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In the Press

Kenya’s New Digital IDs May Exclude Millions of Minorities

In this article in the New York Times, Abdi Latif Dahir writes on the issues of discrimination brought about by Kenya’s proposed giant biometric ID and digital ID project, commonly known as Huduma Namba or NIIMS.

The Kenyan government will require citizens and foreign residents to have the identification number to access government services. There are fears over data privacy and the risk that it could further disenfranchise marginalized groups.

In February 2019, Namati’s partner Nubian Rights Forum filed a petition in the High Court of Kenya to challenge the constitutionality of Huduma Namba. In its ruling on applications for interim orders, the High Court did not prevent its launch, but did restrict several key provisions of the system. This ruling is significant but has not stopped the government from attempting to pressure Kenyans to register.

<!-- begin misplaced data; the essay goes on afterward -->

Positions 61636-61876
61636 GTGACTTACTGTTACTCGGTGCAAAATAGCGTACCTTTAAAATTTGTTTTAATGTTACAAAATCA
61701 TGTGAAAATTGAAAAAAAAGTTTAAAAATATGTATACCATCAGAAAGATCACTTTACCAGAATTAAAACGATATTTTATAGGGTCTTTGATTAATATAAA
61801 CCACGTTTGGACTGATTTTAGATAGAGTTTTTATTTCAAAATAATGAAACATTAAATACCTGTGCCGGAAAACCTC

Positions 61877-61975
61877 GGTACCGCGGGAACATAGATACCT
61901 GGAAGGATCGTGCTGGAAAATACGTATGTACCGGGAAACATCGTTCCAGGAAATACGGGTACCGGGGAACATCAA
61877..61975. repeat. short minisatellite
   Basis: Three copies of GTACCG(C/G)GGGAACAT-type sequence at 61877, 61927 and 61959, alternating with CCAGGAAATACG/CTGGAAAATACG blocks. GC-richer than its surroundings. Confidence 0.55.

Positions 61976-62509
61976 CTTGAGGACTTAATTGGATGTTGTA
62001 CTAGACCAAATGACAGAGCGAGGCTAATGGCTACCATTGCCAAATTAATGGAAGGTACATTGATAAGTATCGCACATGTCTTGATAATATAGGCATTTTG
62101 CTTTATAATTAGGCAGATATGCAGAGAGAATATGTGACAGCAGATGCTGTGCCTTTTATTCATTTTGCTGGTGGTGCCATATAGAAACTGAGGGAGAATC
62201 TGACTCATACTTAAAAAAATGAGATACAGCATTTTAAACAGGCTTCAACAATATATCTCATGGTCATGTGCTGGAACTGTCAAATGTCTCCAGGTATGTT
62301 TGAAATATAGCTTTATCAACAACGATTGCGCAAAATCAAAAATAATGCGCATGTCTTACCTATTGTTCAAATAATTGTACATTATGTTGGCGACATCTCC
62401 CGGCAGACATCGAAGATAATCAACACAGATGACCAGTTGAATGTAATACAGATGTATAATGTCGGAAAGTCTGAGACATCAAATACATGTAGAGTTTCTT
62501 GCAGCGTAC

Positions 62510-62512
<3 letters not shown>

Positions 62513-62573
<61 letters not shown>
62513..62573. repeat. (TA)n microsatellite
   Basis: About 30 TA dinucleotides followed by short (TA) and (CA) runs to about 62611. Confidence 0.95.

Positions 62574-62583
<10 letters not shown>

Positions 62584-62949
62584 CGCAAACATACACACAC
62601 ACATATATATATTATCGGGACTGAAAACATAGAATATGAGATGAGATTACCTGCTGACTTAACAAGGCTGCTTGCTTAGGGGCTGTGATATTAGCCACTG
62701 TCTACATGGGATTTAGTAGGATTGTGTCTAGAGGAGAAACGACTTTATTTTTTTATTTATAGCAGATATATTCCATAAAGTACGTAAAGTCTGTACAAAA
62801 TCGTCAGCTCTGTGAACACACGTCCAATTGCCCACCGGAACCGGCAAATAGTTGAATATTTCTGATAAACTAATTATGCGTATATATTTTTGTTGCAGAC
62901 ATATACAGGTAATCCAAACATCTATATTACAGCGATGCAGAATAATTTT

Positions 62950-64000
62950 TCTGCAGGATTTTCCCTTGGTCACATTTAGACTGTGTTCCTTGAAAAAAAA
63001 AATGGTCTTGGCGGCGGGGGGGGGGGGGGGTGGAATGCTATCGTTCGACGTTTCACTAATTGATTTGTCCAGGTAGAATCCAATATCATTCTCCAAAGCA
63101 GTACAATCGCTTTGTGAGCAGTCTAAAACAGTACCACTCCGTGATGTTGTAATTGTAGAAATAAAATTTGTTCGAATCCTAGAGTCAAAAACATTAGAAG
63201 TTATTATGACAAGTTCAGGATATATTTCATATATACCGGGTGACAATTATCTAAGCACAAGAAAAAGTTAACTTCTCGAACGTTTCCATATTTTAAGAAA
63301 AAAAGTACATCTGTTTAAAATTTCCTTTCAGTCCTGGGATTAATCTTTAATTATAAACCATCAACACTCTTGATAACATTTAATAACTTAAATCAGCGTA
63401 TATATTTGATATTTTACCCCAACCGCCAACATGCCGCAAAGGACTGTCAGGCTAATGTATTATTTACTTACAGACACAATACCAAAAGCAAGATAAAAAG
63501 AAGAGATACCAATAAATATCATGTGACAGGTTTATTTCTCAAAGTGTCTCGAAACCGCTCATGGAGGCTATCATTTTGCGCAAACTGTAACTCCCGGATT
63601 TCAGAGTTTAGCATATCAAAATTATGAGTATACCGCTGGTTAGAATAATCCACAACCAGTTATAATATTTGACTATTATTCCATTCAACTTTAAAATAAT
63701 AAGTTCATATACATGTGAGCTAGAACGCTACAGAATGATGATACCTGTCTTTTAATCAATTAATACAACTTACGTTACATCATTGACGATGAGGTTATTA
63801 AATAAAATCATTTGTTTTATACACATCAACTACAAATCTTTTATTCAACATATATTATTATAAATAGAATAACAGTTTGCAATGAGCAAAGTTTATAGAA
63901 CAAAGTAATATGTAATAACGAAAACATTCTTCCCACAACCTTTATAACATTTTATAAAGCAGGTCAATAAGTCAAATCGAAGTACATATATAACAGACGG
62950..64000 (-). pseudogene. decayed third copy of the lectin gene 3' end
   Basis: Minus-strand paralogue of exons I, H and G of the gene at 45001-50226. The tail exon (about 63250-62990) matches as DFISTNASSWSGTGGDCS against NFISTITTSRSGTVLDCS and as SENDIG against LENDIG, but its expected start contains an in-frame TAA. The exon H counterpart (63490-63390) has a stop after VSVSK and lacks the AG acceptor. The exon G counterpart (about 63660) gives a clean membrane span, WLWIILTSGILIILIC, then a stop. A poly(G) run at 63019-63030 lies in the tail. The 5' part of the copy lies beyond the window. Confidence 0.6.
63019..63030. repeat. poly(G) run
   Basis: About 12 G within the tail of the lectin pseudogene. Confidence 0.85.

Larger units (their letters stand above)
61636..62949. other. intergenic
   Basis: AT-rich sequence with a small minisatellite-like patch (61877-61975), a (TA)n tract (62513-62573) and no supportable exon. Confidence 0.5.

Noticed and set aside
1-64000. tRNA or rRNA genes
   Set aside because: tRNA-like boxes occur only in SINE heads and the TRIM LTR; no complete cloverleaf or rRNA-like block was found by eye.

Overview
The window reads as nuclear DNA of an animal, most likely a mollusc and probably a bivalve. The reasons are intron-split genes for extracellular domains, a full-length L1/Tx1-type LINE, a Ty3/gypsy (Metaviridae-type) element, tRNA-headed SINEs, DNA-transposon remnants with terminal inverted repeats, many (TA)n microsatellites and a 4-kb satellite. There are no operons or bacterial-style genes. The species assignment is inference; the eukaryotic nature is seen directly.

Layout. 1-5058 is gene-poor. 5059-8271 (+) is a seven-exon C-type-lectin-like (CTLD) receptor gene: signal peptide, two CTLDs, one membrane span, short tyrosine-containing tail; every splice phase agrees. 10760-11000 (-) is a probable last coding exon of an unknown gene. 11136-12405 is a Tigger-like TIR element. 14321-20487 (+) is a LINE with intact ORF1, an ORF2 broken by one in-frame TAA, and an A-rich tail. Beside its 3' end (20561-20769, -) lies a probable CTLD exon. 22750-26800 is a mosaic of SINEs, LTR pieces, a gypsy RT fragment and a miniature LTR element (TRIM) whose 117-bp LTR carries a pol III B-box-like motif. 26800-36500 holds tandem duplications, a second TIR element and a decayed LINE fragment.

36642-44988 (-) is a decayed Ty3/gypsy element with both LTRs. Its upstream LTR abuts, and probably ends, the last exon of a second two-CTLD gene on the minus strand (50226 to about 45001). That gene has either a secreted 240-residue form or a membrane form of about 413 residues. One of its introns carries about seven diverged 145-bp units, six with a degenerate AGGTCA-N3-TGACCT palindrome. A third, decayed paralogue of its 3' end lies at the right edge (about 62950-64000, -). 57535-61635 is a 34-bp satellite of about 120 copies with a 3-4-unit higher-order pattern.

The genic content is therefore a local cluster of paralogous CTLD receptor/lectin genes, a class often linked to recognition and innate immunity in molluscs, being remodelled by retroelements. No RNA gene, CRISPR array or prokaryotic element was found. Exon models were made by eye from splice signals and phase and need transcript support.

As Namati’s Citizenship Program Director, Laura Goodwin, is quoted as saying in the article, “The added hurdles have affected at least five million of Kenya’s 47.5 million people, leading to delays in processing their ID cards and outright denials. If the biometric ID system goes ahead, millions could end up without identification numbers.”

Also quoted in the article is the chairman of Nubian Rights Forum, Mr Shafi Ali, who says, “The government is digitizing discrimination, without an ID card and identification number, you are totally a living dead.”

The high court is to rule on the constitutionality of the project on Thursday, January 30, 2020.


January 30, 2020 | Namati


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